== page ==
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Duane Bradley is a young man who arrives in New York carrying a basket. "What’s in the basket?" he is asked on different occasions. The truth is his brother is in the basket. Duane and Belial were born Siamese twins. Their father viewed Belial as a deformed monster, and arranged to have them separated – against their will – by an illicit surgeon. Having fled together, they now seek out the doctor who performed the operation. Belial proves vicious and bloodthirsty, and begins to intrude on Duane’s attempt to have a normal relationship with the surgeon’s secretary. After a confrontation between the two brothers, they fall from the window of the Hotel Broslin to the street below...
This is a very low budget film which writer/director Frank Henenlotter never expected anyone to see, but proved to be one of the most rented horror films of its time. The horror emanates through the subject matter; in the same sense that Frankenstein’s creation didn’t choose to be what he was, here Belial is seen as the accident of birth and acts accordingly. Of course, the film hinges on the ‘thing’ in the basket, but through its narrative explores what it is to be different, society’s natural reaction to deformity, and the ‘normal’ person’s downward spiral into psychosis. Whether any of this was intended is a question open to debate. The plot is sensibly kept simple and straightforward, being much more about the on/off relationship between the brothers than the revenge motive.
When Belial moves across the floor by himself the sequence is handled by stop-motion, a technique which proves both humorous and impressive. What else can I say except, for a little movie expected to pass by unnoticed, Basket Case makes quite an impact without letting the penchant for 1980s body horror get in the way of an unusual story.
In Basket Case 2, Duane and Belial are rushed to hospital. Their dramatic fall from the window is being talked about on all the news channels. Their lost aunt, known as Granny Ruth, rescues them from the hospital, and takes them to her ‘house of freaks.’ They begin to settle in, with Duane even attempting another relationship, this time with Ruth’s helper. However, a reporter’s attempt to expose them to the world (thwarted by Belial’s killer instinct), and the revelation that the young woman he has fallen for is not as normal as she seems, sends Duane off the deep end, culminating in his sewing Belial back on to his side...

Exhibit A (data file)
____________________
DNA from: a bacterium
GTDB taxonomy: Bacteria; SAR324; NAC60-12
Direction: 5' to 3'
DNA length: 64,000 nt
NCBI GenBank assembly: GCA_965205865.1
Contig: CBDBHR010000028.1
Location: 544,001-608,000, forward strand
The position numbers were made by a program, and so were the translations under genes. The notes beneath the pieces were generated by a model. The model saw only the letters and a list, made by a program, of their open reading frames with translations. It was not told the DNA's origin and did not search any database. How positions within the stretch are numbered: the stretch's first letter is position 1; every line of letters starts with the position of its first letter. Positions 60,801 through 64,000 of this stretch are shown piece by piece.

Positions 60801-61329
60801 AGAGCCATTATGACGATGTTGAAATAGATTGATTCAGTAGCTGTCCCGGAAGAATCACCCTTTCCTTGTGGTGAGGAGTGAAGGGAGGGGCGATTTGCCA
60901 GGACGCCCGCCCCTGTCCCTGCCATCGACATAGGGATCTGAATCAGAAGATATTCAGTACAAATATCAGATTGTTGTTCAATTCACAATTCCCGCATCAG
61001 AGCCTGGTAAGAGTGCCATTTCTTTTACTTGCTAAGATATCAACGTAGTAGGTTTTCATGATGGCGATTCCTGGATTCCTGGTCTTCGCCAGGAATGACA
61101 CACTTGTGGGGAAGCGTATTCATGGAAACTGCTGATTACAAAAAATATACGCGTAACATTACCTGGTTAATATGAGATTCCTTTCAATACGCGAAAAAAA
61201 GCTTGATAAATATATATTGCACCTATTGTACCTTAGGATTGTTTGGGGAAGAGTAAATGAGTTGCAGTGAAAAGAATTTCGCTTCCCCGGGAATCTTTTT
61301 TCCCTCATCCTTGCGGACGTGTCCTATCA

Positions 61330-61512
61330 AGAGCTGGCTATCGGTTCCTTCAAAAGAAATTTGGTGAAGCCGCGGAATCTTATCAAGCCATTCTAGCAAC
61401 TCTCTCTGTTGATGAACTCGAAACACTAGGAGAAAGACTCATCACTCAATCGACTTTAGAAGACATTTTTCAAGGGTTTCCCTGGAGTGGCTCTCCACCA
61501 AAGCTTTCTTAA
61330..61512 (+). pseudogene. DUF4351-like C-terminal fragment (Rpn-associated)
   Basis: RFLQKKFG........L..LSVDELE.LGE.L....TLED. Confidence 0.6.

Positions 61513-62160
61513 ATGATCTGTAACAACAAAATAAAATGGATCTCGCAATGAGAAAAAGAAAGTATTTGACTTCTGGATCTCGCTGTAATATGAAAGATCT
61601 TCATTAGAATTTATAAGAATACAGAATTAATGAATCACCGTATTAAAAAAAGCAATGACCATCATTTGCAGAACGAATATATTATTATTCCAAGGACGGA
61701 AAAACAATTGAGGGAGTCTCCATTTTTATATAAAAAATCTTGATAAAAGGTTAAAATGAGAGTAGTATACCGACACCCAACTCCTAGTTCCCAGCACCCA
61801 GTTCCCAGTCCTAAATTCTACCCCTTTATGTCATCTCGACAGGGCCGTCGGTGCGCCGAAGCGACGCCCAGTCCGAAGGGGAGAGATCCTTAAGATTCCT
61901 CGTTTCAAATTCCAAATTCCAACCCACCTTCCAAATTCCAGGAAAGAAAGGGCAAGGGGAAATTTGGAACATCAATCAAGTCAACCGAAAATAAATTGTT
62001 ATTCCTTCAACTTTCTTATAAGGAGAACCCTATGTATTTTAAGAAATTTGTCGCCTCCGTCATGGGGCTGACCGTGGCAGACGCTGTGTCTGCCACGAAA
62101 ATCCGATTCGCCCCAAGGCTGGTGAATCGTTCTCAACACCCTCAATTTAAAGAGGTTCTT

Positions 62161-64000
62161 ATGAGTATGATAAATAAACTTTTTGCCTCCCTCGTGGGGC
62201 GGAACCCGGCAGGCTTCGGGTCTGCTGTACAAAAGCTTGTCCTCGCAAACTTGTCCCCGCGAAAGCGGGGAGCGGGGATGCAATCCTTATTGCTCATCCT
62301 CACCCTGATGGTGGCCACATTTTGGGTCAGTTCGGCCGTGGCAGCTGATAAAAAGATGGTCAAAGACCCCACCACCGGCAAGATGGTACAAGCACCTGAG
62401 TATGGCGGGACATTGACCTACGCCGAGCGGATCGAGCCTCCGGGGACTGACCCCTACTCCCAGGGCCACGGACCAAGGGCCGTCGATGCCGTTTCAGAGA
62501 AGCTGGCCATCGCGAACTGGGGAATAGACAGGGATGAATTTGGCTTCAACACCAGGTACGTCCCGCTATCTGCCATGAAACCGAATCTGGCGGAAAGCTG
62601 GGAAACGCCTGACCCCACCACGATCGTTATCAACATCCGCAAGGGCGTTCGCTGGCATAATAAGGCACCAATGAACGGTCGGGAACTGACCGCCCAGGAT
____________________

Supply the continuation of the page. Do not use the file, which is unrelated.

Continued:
Henenlotter this time goes for the not always successful angle that if one works, then more will work even better. So we have a multitude of human deformities, one of which looks like a frog. There is a strict benign purpose behind the other ‘residents’ of Ruth’s house, and this is undoubtedly so that Belial still stands out as the real threat. In this day and age it might be a little unsettling how these deformities are treated by the writer/director, as they are quite obviously played for laughs and bizarreness. When Ruth tells them to find Duane, they wander around and up and down within short spaces like some kind of chaotically choreographed dance. Having said that, they all seem to have curiously vivid characters.
By the start of Basket Case 3, Duane has been kept in a padded cell by Ruth, and it has taken several months for him to come to his senses. Belial has once again been separated from him and, during this time, the deformed brother has had a sexual liaison with Eve, one of Ruth’s ‘guests,’ and she is now pregnant. They all jump in a bus and drive to a doctor friend of Ruth’s, who is the only one she trusts to help them in this time of need. Unfortunately, they attract the interest of the local Sheriff’s Department. When Eve is killed and her Belial-like children are taken, Belial goes into a rage which means no one is safe...
If it hasn’t already happened, this is where it gets really ridiculous. Strangely enough Duane takes rather a back seat position in this last film of the trilogy. It’s all about Belial and his equally bloodthirsty babies. You see just as much of the other so-called ‘freaks’ as you do the main character. By the end I was thinking that I’d seen more than enough now, so it’s just as well there are no more films. The original film is simple and effective, with a King Kong-type conclusion, but the sequels are out-and-out played for laughs.
Special Features include: ‘What’s in the Basket?’ – a documentary on the making of the trilogy; an interview with the film poster artist, Graham Humphreys; an Introduction to the first film by Frank Henenlotter; Outtakes & Behind the Scenes; a Photo Gallery; Trailers; an Audio Commentary by the Director, the Producer Edgar Levins, and Actress Beverly Bonner; and the 2001 Video Short: The Hotel Broslin. In all, a good package.
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